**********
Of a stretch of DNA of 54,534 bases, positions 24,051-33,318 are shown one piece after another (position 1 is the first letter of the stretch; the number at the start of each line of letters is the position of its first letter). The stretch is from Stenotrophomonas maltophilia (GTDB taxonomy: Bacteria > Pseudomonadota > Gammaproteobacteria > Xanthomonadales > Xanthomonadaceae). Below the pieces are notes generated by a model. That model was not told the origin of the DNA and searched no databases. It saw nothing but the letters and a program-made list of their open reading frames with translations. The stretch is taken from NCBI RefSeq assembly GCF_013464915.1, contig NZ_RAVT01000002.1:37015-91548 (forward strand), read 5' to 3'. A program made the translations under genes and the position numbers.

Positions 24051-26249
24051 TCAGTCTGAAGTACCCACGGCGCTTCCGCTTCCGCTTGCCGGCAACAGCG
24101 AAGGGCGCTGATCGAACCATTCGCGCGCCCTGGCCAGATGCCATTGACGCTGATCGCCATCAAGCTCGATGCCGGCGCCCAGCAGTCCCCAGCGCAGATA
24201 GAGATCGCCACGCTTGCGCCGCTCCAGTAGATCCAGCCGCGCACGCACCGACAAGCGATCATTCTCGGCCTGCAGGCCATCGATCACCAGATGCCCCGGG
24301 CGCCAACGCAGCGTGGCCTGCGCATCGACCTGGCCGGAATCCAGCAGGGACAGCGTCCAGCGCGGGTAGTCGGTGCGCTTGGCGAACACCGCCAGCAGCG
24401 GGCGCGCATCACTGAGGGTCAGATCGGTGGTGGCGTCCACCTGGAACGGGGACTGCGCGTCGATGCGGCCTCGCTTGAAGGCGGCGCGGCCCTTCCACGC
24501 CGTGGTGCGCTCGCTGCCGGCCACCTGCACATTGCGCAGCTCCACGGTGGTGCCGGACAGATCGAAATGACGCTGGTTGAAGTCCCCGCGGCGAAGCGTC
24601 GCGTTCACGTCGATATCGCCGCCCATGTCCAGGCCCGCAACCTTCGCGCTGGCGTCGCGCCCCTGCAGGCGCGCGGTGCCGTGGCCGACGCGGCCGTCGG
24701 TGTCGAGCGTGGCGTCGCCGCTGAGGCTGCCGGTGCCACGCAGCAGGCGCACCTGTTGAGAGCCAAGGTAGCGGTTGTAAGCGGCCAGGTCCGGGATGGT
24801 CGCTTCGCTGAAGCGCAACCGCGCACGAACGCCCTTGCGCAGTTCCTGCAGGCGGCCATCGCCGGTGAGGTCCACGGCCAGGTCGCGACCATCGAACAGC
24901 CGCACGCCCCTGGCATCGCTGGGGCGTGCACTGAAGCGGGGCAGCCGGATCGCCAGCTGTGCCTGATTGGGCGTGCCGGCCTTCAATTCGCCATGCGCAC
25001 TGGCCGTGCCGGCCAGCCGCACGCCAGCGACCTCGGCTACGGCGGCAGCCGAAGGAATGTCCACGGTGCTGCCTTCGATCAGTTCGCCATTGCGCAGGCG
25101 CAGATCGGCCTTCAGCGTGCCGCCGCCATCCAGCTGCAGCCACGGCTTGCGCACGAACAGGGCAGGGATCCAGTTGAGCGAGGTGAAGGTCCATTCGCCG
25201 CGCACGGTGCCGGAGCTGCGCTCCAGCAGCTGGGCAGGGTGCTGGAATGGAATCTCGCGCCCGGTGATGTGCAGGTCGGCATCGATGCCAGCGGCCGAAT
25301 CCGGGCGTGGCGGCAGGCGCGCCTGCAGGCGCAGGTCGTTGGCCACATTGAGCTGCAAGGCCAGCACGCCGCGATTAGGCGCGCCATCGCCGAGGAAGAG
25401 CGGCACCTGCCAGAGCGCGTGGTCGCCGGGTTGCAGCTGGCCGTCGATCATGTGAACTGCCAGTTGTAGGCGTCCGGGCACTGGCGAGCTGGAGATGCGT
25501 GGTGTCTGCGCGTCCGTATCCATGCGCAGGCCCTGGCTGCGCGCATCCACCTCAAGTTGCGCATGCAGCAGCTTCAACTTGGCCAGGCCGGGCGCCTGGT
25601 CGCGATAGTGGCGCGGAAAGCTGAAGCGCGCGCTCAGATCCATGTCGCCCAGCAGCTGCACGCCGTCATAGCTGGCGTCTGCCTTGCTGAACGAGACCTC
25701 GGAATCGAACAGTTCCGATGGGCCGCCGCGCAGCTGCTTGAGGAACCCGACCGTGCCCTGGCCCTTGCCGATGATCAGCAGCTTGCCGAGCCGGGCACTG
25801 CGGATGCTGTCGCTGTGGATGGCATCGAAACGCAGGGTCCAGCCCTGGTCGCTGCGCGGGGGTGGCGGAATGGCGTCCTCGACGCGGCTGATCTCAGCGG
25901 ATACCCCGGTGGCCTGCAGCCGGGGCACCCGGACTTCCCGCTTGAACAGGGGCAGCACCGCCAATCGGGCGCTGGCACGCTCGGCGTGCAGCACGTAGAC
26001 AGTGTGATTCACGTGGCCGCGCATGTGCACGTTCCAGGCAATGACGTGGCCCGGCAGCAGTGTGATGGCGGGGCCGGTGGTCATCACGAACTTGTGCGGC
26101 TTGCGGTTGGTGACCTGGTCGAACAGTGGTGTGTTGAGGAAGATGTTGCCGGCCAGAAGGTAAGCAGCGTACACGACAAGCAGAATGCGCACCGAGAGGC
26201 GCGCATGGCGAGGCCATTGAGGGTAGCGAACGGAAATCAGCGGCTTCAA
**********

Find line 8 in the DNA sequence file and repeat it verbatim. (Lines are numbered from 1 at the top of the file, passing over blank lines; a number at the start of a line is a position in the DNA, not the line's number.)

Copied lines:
24501 CGTGGTGCGCTCGCTGCCGGCCACCTGCACATTGCGCAGCTCCACGGTGGTGCCGGACAGATCGAAATGACGCTGGTTGAAGTCCCCGCGGCGAAGCGTC